What Is The “Burden-Shifting Analysis” In A California Failure-To-Hire Claim?
There are two types of evidence in a California employment discrimination case based on an employer’s decision not to hire a job applicant: direct evidence and circumstantial evidence. Direct evidence consists of evidence clearly illustrating an employer’s discriminatory intent. An example of direct evidence of discrimination would be an email between management, discussing not hiring an employee based on their protected status (race, national origin, sex, age, religion, pregnancy or medical condition, etc.) Of course, employers are usually smart enough to come up with alternate reasons for their discriminatory decisions. This is where circumstantial evidence comes in.
Circumstantial evidence is evidence that relies on one or more inferences to reach the suggested conclusion. For example, an extremely well-qualified applicant, who is pregnant, and who is not hired in favor of a clearly less-qualified man may give rise to an inference of discrimination. When a court evaluates an employment discrimination claim relying on circumstantial evidence, it will use a burden-shifting analysis that was originally announced in the landmark opinion, McDonnell Douglas Corp. v. Green.
The traditional burden-shifting analysis consists of three parts:
- The initial burden rests with the employee to establish a prima facie case of discrimination.
To establish a prima facie case of discrimination, an employee must prove several elements. First, they must show that they belong to a protected class. Second, they must show that they applied for an open position that they were qualified to fill. Third, an employee must prove that, despite being qualified for the job, they were not hired. Finally, an employee must establish that the position remained open and that the employer continued to recruit applicants with the plaintiff’s same qualifications.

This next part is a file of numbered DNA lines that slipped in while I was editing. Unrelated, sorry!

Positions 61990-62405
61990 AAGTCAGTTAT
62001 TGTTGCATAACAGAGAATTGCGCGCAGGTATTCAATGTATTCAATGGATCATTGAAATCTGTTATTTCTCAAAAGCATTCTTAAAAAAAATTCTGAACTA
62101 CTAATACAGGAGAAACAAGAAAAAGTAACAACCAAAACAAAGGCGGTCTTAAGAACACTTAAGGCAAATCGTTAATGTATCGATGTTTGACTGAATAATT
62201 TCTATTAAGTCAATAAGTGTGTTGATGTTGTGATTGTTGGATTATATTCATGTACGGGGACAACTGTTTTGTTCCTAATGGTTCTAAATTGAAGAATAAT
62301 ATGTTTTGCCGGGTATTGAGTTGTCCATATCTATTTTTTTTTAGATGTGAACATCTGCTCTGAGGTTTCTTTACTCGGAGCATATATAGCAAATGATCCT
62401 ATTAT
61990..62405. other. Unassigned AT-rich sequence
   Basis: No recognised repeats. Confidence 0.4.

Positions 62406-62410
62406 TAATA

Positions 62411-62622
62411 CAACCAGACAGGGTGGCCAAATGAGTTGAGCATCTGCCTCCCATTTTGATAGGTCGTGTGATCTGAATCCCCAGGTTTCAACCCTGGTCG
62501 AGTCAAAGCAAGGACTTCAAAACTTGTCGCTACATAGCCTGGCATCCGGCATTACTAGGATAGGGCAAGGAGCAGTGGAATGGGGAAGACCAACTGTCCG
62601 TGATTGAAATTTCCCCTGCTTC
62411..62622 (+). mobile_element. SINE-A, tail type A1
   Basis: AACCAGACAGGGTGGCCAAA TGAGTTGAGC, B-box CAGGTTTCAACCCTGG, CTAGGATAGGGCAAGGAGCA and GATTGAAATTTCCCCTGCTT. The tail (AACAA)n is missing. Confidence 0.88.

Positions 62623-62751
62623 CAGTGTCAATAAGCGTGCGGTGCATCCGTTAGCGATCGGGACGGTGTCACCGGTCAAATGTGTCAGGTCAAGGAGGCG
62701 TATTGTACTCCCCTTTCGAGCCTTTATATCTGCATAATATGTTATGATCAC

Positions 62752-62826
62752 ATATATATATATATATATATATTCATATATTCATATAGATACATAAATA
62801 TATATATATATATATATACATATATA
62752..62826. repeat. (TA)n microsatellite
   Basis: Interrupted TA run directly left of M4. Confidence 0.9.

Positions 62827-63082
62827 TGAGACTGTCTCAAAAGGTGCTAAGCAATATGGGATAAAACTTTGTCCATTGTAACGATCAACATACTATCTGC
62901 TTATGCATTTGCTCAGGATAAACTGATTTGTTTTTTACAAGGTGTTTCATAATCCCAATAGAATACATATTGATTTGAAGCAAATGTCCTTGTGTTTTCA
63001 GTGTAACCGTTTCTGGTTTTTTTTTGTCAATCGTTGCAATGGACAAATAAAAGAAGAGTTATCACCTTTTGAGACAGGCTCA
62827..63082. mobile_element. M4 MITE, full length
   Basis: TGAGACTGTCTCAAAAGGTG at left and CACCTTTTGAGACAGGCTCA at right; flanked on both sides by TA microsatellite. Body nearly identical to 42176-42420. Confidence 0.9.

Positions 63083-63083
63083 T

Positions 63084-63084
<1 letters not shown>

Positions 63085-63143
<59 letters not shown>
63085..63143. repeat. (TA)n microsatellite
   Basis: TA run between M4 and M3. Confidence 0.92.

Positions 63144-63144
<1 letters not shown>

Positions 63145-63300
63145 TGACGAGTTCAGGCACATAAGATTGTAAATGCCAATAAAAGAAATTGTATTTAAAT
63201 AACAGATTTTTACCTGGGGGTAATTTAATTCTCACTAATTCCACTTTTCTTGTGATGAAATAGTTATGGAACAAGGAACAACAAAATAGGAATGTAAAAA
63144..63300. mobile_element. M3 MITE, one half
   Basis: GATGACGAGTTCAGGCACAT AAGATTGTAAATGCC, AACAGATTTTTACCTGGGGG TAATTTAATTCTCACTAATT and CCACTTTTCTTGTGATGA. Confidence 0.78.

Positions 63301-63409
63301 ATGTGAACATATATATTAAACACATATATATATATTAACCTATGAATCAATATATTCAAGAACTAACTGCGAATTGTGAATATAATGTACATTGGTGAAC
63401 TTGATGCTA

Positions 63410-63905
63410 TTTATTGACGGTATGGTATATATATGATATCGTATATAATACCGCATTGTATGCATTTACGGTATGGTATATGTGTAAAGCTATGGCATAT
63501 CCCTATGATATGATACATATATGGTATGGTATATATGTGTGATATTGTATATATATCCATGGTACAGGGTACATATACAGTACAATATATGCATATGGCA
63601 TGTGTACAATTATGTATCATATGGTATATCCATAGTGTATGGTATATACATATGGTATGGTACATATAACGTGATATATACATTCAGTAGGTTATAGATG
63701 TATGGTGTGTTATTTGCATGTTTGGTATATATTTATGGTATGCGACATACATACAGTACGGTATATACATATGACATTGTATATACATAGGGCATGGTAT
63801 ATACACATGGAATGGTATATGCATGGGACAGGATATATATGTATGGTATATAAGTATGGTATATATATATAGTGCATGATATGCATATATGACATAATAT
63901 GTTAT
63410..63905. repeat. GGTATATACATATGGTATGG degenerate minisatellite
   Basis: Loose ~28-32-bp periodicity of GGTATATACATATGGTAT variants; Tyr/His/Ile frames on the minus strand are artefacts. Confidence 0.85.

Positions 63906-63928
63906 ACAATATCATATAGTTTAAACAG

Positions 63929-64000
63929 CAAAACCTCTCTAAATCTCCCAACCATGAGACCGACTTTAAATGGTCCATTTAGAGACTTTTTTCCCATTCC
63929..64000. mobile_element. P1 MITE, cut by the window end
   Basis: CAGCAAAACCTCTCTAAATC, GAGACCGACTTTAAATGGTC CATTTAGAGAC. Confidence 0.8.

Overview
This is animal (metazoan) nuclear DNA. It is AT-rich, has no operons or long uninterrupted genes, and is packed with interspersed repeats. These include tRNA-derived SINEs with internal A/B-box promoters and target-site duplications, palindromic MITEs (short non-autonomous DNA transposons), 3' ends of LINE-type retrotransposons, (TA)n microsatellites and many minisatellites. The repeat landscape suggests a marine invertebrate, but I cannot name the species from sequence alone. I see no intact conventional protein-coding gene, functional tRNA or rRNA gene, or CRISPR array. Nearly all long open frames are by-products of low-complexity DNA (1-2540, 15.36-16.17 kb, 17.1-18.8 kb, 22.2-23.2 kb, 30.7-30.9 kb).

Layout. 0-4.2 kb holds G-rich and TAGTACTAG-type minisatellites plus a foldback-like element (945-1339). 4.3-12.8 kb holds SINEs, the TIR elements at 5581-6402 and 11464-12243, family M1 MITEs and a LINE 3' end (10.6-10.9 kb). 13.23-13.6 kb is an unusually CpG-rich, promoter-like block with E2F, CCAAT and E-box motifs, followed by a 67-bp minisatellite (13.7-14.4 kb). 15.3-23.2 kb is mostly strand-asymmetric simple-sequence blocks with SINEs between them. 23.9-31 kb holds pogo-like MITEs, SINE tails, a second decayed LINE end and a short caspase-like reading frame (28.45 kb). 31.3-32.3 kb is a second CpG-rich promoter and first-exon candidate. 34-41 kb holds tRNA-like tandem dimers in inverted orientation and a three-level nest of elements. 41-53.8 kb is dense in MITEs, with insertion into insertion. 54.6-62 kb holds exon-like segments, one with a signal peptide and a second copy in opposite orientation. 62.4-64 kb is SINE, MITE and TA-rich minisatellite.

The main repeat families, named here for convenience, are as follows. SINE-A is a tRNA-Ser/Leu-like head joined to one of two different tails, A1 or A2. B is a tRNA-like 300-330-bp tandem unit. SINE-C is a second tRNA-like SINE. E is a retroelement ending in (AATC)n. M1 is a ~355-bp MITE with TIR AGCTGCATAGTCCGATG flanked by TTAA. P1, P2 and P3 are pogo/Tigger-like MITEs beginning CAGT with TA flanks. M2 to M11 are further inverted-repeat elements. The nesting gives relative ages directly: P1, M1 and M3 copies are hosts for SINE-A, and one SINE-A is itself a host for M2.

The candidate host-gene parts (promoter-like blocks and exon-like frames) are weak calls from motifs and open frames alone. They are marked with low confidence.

- If an employee can prove each of these elements, then the burden will shift to the employer must provide some legitimate, non-discriminatory reason for their employment decision.
In an attempt to meet their burden, employers will often present evidence suggesting that they did not hire an applicant for other, legal reasons, such as they were less qualified, overqualified, lacked a particular skill that the candidate ultimately chosen possessed, or did not do well in interviews despite appearing well-qualified. Because employee selection is so subjective, it is relatively easy for an employer to come up with a non-discriminatory rationale in most circumstances. That is why failure to hire is difficult to prove, unless there is direct evidence of discrimination, or statistical evidence (usually available for larger employers) of failure to hire a particular protected class of employee.
- If an employer can provide a legitimate, non-discriminatory reason for its decision, the burden then shifts back to the employee to show that the employer’s proffered reason was pretext for an employer’s discriminatory intent.
Proving that an employer’s reasons for not hiring an applicant were pretextual involves uncovering the employer’s true motivations. Usually, employers will come up with seemingly legitimate reasons for their decision; however, upon further inspection, these reasons may not be the real reason for their decision.
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